Types Of Boxes To Get -- And To Avoid -- For Your Upcoming Move

It seems like practically everyone at some point deals with making their first big move, even if that move is just across town. Even if you realize you should wrap your fragile items in paper or bubble wrap, you may have little understanding about which types of boxes are best for different purposes. As you go out on your box gathering venture, look for specific kinds that are the most helpful for moving. 

Great Moving Boxes

Smaller Heavy-Duty Boxes

If you have quite a few books and magazines to move, pick up several heavy-duty boxes that aren't very large. You often can get these in meat departments of supermarkets; they are clean and dry because they only contained prepackaged items or foam containers enclosing the contents. The frozen food department is another possible source of these boxes. 

It can feel tempting to load books in large boxes, but people tend to forget how heavy those boxes are when packed with reading material. 

Egg Carton Boxes

Boxes that contained egg cartons also are excellent. They're sturdy, and many of them actually have places where you can insert your hands near the top and grab hold, making them very easy to transport. These are not only good for carrying reading material, but for a large number of fragile items that won't fit so easily in the smaller boxes.

Liquor Cartons

These boxes are exceptionally sturdy since they must hold several heavy bottles that may be fragile. They're only about half the size of egg carton boxes and tend to be very similar in size and shape, making them easy to pack into a truck or trailer. 

Boxes for Copy Paper

These are some of the nicest sturdy containers because they have secure lids you can take off and put back on. The trick is finding them. Ask your friends and relatives who work in an office -- or in a building with offices -- to scavenge these boxes for you. You also may be able to get them at a photocopy shop. Stop in and ask when boxes are available; the timing often depends on when paper supplies arrive.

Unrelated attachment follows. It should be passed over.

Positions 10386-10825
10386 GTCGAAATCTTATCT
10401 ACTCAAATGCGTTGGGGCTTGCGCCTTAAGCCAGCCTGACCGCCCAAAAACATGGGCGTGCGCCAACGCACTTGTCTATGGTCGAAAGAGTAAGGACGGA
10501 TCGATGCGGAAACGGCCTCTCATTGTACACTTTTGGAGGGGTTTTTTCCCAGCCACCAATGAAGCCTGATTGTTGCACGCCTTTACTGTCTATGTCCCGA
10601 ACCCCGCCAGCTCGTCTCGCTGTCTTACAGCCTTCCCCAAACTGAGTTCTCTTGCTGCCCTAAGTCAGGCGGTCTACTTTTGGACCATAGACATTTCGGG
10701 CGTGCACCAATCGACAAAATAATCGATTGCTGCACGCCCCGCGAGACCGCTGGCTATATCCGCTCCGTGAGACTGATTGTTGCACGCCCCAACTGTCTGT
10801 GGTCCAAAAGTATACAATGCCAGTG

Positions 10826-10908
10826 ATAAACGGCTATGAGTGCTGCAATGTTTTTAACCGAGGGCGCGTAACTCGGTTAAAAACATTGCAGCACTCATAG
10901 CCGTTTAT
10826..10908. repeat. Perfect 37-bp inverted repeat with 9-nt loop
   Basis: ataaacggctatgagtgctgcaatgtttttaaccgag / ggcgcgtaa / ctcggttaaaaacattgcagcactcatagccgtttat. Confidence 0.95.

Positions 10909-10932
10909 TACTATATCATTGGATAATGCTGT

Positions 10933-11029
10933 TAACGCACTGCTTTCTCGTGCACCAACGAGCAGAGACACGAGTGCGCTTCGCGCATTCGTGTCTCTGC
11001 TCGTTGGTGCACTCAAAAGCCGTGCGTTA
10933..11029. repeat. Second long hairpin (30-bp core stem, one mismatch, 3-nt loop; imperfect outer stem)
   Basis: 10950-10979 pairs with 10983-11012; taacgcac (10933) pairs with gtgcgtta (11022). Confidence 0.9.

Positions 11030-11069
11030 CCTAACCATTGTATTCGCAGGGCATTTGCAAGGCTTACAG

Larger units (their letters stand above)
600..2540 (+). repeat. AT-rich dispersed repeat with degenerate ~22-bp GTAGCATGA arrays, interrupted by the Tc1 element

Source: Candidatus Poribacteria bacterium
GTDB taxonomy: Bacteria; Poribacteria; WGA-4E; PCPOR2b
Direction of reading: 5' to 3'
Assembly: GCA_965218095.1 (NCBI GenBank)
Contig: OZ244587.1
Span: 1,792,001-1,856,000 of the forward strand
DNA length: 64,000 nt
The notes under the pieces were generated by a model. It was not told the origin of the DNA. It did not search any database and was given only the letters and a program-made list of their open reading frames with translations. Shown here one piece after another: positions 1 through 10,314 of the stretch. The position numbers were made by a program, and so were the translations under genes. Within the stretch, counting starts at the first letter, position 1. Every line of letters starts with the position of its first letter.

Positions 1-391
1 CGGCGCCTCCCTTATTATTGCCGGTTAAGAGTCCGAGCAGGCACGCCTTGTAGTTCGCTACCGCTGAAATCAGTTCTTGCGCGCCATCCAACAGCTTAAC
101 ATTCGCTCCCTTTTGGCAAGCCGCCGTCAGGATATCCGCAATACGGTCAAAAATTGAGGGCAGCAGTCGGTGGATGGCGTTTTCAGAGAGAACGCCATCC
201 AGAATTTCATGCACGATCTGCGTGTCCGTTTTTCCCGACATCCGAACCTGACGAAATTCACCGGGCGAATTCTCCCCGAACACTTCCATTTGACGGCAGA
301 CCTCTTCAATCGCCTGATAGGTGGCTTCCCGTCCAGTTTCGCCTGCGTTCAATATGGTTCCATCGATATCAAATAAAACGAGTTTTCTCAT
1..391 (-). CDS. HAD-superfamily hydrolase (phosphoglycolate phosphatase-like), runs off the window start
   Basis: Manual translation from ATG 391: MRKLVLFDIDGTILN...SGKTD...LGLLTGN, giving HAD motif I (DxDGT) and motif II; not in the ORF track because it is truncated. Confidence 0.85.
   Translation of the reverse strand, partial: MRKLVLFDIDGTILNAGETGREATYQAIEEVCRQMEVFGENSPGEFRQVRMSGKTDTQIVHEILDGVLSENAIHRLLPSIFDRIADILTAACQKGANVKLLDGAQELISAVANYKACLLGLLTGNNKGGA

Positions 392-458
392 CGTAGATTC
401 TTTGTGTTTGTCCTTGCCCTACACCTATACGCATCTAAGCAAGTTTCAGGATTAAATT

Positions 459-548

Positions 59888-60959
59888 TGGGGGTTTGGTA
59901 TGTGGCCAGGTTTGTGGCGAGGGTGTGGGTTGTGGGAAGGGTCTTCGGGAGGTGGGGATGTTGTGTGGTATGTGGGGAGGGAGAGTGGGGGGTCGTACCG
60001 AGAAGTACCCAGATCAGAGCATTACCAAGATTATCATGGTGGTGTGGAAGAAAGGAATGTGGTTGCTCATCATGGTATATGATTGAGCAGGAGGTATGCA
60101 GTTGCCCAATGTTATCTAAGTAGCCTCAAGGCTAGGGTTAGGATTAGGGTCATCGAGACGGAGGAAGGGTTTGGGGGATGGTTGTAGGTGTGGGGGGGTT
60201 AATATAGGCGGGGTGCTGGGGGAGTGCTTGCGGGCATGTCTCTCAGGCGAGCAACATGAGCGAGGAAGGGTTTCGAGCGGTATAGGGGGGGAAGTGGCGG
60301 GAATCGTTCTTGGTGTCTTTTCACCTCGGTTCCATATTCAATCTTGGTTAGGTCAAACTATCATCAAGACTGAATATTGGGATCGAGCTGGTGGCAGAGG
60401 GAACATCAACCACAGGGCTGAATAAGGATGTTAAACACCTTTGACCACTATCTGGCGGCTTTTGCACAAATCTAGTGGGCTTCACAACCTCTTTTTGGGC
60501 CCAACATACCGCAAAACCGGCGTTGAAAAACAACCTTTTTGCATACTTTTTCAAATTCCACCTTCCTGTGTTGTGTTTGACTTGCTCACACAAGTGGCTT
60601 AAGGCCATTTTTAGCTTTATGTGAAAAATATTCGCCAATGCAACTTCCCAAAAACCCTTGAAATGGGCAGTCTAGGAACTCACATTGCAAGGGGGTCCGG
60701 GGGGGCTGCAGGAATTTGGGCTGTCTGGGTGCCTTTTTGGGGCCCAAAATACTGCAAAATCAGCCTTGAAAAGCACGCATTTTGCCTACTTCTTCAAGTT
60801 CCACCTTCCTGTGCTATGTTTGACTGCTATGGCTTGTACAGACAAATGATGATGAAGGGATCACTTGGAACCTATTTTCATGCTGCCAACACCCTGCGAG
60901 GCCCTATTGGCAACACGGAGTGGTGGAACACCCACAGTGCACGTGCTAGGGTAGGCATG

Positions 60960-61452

Boxes to Avoid

Fruit Boxes

Avoid picking up fruit boxes. Those that contained tropical fruit such as bananas are especially inadvisable, but even boxes that held other kinds of fruit should be avoided. They're sturdy and good-sized, but they can be a haven for insects and spiders that nestled up in the fruit. 

Large Lightweight Boxes

Even if you only want to pack items such as clothes or linens in these boxes, they have a tendency to tear or become crushed, leaving your belongings vulnerable to damage. Pack those things in other boxes or in big plastic bags instead. 


Depending on store management policies in your area, you may need to call and schedule a box pickup ahead of time. Many supermarkets insist on breaking boxes down immediately to get them out of the way. Others, however, have their shelf-stocking personnel place empty boxes in carts in back, up front or even throughout the store so customers can grab them. 

Another possibility involves checking online classified ads that list free items. Many people have empty boxes after a move that they need to get rid of. They'll probably have the kinds you need. 

Ask Local Moving Companies

Some moving companies charge for boxes and other packing supplies, but others provide a certain number of these items for free if you contract with them for the move. If acquiring all the boxes you'll need feels like a hassle, you can cut that project to a certain extent with the help of a local moving company.